One point you raise is important. There are some truly great players in ROPA orchestras, and some of the orchestras are very good. An example is the New Mexico Philharmonic (NM Symphony before it bankrupted.) Many of the first chair players come from major conservatories like Curtis, New England, Juilliard, Indiana, etc. This is true for many ROPA orchestras. It is not unusual for about 60 people to audition for first chair positions in these groups. And most importantly, they often serve large populations. The metro population of Albuquerque is over 900,000 but the musician’s pay was around the typical 13k a year, and considerably less for the tutti players. Now it’s even lower.

            Any continental European city that size would have a fulltime orchestra and a year round opera house. The musicians would have middle class salaries and full benefits. There has been a lot of talk on this blog about the closing of the SWR in Germany. It is based in Freiburg which has 200,000 residents. It also has a fulltime, year-round opera house. There is not a single city that size in the USA that can make such a claim. In fact, there’s not a city at all that runs an opera house for about 11 months a year (and closes only so that the musicians can have a vacation.)

            As another measure, there are about 60 ICSOM orchestras in the USA while Germany has 133 fulltime orchestras for about one quarter the population. (Some ICSOM orchestras have seasons as short a 6 weeks, like Grant Park.) Germany has 83 year round opera houses while the USA only has about 6 real houses and the longest season is only seven months (The Met.)

            Argue away, but I have no time to pursue this for now. For me this discussion illustrates the intransient attitudes that make progress in the USA so difficult. We not only need better music education, people also need better educations about how the arts are supported and how the USA compares.

  3. Emil Archambault says:

    Mr Lebrecht, it increasingly looks as if you’re on some kind of vendetta against the New York times. There are lots of bad newspapers out there; why do you always keep on hammering on the NY Times? Did they refuse you an interview, or did not review one of your books?

    You call them the Met’s cheerleaders; then, when they slam the revival of Don Giovanni, you suspect them of not being honest. You pick up minor errors like misnaming the title of a Carmen aria as proof of incompetence. You criticize the style of their welcome parties for new critics. You criticize their non-reviewing on news, without mentioning if other newspapers picked up the story. You then accuse then of failing to report subsequent stories on the same issue, in order to cover up their own mistakes, without the tiny hint of proof. You then keep dragging the story, using the tiniest pretext to again hit on the NYT (see Nov. 30 as example).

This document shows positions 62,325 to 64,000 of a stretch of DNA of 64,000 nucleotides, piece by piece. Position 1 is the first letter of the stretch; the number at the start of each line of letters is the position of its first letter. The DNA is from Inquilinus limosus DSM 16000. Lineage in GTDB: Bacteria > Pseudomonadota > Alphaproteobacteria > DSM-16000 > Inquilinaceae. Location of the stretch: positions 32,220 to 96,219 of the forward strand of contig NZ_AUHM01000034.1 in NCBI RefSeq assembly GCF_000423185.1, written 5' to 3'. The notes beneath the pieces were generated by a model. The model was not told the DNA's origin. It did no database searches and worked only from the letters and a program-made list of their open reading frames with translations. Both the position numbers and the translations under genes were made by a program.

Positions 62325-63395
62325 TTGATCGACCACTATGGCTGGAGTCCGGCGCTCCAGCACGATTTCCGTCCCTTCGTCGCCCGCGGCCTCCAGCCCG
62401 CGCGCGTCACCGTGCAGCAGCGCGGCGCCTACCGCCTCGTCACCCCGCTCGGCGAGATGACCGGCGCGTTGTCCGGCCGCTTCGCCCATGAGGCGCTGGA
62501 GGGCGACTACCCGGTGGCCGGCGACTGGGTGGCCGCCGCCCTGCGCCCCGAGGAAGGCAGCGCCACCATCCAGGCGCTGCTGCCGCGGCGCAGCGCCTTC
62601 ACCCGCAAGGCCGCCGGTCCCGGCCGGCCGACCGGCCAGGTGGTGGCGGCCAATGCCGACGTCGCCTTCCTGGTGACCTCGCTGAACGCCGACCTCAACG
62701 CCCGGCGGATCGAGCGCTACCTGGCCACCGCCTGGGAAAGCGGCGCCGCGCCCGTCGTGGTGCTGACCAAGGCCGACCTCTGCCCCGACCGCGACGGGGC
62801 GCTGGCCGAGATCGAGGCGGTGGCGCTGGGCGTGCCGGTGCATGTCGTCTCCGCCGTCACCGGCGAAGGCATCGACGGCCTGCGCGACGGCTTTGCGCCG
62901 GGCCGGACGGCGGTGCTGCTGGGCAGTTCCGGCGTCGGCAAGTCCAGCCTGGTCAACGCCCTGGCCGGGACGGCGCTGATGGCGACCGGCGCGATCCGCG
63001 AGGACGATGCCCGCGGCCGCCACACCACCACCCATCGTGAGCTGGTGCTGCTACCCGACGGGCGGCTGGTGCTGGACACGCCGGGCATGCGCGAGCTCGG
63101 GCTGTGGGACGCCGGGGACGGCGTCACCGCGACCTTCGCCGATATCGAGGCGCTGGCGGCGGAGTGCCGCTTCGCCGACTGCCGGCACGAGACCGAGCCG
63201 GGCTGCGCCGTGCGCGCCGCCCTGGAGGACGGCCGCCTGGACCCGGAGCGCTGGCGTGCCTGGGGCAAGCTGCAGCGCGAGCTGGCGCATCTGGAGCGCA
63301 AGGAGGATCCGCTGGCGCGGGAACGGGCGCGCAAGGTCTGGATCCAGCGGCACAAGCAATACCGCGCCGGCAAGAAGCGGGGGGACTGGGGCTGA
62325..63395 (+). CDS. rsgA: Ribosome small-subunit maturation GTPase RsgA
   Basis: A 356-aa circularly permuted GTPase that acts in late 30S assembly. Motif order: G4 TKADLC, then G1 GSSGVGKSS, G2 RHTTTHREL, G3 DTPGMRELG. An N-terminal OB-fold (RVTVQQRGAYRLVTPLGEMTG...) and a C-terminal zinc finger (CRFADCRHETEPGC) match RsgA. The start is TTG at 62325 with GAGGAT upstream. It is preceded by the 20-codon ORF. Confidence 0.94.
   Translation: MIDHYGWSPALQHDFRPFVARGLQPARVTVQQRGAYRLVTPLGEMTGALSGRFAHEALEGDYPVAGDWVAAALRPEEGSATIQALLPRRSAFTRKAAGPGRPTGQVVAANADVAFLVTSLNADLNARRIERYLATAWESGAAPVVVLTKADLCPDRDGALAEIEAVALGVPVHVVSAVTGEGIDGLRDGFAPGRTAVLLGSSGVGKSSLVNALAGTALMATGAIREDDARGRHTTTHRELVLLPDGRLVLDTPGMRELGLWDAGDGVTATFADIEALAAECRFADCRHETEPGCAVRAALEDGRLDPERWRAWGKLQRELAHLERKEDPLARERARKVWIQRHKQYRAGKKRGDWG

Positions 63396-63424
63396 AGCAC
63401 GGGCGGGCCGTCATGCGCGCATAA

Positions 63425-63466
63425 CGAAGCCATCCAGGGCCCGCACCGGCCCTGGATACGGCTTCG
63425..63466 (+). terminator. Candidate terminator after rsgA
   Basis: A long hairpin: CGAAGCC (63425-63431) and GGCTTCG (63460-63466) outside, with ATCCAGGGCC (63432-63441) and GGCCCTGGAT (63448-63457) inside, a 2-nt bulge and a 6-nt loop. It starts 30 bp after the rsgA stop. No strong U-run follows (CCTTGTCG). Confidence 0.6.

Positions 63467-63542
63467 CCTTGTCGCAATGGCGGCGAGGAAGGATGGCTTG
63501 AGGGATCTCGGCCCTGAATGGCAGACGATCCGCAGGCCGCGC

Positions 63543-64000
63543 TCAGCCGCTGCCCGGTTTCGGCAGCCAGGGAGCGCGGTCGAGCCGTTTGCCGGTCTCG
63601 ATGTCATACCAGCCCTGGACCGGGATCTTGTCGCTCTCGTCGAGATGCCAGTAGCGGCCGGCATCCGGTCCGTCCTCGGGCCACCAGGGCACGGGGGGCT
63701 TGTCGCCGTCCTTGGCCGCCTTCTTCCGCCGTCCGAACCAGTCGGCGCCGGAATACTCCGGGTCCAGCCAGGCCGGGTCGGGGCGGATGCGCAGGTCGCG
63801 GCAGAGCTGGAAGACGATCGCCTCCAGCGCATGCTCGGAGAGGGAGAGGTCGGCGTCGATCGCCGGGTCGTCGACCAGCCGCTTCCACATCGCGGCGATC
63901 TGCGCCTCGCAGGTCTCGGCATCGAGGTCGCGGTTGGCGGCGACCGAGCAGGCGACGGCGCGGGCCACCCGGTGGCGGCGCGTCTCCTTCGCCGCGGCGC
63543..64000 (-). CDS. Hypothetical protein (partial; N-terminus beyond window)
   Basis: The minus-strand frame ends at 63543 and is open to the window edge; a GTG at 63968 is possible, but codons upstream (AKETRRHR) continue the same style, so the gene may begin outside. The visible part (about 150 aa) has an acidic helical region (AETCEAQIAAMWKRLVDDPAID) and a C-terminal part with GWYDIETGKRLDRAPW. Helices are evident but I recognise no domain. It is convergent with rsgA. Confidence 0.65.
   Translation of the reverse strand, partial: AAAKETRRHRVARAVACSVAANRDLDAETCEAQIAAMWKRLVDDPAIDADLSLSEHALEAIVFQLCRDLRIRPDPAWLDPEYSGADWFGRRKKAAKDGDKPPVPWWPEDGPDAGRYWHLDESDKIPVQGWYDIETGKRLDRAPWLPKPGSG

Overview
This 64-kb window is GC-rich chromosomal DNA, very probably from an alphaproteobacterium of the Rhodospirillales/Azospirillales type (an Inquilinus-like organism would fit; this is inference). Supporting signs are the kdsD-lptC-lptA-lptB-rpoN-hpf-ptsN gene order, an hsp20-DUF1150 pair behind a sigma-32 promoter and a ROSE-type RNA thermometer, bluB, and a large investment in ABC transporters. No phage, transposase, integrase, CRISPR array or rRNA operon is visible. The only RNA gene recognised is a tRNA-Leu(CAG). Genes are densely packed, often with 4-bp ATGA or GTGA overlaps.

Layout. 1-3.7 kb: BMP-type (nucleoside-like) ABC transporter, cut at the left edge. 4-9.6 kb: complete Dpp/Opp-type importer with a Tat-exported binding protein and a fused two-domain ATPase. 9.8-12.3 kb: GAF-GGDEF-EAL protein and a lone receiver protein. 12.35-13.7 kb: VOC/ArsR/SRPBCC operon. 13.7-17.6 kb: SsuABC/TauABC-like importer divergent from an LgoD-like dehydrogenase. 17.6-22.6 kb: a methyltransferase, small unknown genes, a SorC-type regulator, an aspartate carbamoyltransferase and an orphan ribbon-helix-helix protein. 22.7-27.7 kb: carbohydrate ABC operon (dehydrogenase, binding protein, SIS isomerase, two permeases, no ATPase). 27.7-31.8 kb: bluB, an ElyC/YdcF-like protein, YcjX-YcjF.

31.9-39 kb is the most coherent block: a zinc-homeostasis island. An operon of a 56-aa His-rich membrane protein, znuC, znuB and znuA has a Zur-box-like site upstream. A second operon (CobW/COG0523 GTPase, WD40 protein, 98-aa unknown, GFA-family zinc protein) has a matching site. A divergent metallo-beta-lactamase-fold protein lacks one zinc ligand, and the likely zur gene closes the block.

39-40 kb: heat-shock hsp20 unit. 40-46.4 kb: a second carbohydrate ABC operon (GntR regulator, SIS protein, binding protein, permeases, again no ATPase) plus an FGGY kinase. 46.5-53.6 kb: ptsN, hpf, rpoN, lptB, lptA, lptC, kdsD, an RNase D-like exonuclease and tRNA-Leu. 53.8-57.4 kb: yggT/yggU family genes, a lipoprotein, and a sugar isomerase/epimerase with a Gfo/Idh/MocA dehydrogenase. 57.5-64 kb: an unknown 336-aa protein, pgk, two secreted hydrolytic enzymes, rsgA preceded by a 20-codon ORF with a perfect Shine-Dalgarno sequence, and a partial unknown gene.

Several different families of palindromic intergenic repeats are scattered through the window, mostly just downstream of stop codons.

So I ask you; why does the New York times merit such heavy attacks? Why not other newspapers?

    • There is a long answer to your question, which I will address at some point as a full essay. The short answer is that media entities are judged by by their presumptions. The NY Times presumes to be America’s global newspaper and the standard setter for its industry worldwide. When it falls badly short of its own principles and criteria, those who care about the future of media need to be aware.

      • Norman, I agree, and even more so with regard to the Time’s political and foreign policy reporting. The paper has too often shilled for the government on its war and national security state policies, and while the paper got huge exposure, and likely made a large amount of money publishing Wikileaks disclosures, it also went out of its way to discredit Julian Assange. So, I think you could probably write a book – no, a trilogy- about the NYT.